1 October 2009 Secretary-General Ban Ki-moon has expressed concern over the impact of the humanitarian situation on human rights in the Democratic People’s Republic of Korea (DPRK), where over one third of the nearly 24 million-strong population is in need of food assistance.
The Asian nation’s humanitarian problems – including food shortages, a crumbling health system and lack of access to safe drinking water – seriously “hamper the fulfilment of human rights of the population,” Mr. Ban wrote in a new report to the General Assembly.
A joint report by the United Nations World Food Programme (WFP) and the Food and Agricultural Organization (FAO) released last December estimated that nearly 9 million people could be hungry due to a shortage in cereals in the DPRK this year.
Even with commercial imports, the country will face a cereal deficit of over 800,000 tons, according to the FAO/WFP Crop and Food Security Assessment Mission, the first such comprehensive mission conducted since 2004.
In July, WFP announced that it is being forced to scale back its emergency operation to reach 6 million hungry and vulnerable people in the DPRK due to a severe lack of funding. Of the $504 million needed for the programme, only $75 million has been received so far, allowing the agency to reach only 2.3 million people.
“With 70 per cent of the population dependent on the public distribution system, it is a matter of concern that Government officials are reporting declining rations,” with portions not even meeting one third of daily energy requirements, Mr. Ban said.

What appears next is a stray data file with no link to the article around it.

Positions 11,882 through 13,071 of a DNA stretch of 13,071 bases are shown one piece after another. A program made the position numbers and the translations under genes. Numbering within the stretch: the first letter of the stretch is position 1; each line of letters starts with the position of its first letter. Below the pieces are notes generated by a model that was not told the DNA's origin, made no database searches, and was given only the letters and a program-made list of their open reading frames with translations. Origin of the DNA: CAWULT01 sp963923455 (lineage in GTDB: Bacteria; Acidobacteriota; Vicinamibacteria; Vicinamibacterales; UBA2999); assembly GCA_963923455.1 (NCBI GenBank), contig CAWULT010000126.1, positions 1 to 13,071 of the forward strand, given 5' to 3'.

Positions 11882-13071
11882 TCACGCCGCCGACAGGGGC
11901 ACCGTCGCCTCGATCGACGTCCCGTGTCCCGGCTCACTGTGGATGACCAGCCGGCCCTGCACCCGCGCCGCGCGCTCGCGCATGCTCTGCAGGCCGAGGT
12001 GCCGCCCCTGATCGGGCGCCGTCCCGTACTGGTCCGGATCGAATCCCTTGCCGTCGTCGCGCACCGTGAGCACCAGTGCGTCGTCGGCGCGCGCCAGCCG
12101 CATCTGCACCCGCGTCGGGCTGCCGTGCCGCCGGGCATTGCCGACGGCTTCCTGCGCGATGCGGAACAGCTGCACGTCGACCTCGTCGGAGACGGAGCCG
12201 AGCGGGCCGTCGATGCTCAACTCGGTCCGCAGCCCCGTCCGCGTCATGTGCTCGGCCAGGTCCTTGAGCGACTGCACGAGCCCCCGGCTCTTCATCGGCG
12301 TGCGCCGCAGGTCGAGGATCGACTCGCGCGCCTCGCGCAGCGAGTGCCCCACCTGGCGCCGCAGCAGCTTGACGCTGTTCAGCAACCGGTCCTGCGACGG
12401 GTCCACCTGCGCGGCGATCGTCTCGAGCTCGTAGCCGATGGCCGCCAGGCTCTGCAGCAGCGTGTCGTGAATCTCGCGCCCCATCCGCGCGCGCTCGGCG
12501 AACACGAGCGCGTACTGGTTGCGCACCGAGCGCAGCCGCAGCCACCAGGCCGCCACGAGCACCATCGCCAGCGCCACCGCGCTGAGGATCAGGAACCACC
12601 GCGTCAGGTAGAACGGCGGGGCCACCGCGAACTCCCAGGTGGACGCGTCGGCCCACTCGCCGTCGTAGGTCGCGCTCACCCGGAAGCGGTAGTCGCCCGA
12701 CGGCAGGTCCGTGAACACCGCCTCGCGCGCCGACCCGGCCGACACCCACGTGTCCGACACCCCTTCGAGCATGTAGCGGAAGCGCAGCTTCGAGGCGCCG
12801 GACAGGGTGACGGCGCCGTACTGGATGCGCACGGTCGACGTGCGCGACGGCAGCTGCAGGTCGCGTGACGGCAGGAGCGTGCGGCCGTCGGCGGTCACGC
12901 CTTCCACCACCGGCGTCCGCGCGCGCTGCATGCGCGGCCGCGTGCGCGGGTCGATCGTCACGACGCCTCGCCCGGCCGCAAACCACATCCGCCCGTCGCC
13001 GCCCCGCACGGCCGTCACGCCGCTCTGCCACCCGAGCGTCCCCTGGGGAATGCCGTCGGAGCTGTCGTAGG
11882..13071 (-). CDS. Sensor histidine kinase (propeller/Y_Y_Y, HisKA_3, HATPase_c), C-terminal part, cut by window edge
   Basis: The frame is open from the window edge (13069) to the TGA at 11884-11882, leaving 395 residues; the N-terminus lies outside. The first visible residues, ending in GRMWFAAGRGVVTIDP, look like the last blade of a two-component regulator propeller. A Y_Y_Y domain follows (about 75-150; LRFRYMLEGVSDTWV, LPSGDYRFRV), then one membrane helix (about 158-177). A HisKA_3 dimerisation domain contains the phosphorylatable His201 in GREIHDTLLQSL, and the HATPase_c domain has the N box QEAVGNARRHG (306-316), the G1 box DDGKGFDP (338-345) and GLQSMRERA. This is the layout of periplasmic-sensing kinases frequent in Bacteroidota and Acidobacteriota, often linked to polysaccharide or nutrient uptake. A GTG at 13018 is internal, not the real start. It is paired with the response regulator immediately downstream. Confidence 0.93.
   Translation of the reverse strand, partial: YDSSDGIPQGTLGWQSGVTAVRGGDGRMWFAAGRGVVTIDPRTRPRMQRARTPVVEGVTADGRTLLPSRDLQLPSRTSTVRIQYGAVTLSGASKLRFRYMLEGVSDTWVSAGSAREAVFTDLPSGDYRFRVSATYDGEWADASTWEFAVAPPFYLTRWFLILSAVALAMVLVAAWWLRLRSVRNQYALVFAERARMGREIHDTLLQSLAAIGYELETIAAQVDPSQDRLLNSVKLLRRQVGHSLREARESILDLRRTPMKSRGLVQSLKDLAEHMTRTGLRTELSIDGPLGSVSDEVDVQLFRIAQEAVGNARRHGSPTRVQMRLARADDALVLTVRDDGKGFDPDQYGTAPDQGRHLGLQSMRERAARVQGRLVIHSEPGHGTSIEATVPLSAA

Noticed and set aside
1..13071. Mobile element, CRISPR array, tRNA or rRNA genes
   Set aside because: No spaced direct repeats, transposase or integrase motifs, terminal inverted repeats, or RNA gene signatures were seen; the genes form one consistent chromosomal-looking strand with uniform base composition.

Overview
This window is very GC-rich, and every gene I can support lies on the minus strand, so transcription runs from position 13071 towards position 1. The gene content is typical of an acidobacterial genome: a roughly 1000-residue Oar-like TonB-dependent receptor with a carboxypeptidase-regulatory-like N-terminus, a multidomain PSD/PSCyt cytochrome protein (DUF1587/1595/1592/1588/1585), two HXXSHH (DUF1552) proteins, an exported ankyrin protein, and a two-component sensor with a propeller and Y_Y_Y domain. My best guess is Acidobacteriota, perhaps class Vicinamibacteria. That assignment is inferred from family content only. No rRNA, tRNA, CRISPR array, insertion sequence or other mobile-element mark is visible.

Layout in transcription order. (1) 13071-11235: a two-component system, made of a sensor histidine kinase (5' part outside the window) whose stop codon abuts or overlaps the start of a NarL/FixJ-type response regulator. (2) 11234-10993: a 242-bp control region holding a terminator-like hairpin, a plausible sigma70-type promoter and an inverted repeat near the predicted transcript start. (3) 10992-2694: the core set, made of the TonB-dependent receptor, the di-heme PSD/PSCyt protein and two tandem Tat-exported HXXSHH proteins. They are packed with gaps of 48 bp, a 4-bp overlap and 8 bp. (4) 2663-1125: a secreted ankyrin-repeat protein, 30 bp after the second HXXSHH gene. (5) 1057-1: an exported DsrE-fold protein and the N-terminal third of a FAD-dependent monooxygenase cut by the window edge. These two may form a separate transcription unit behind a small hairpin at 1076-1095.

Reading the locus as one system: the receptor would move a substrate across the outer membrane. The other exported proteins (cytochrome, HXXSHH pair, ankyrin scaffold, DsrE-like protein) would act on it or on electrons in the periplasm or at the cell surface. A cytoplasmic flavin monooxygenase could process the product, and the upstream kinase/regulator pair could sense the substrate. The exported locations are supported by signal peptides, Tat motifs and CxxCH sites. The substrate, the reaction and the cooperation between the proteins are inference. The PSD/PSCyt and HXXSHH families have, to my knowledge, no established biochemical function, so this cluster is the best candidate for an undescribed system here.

Urban households, which have been impacted by lower salaries and employment due to the recession, have been the hardest hit by the shortage in food, the new publication noted.
The Secretary-General said he is concerned at the continued decline in food assistance provided by the international community in the face of worsening food shortages.
The UN Children’s Fund (UNICEF) reported that malnourishment among children and women is linked to a limited food supply. The agency noted that while it can “mitigate this problem to some extent through multiple interventions, the structural and other constraints to eradicating extreme poverty and hunger continue to be challenging.”
The report also stressed that the DPRK Government has not taken steps to improve human rights, with Mr. Ban characterizing the rights situation in the country as “grave.”
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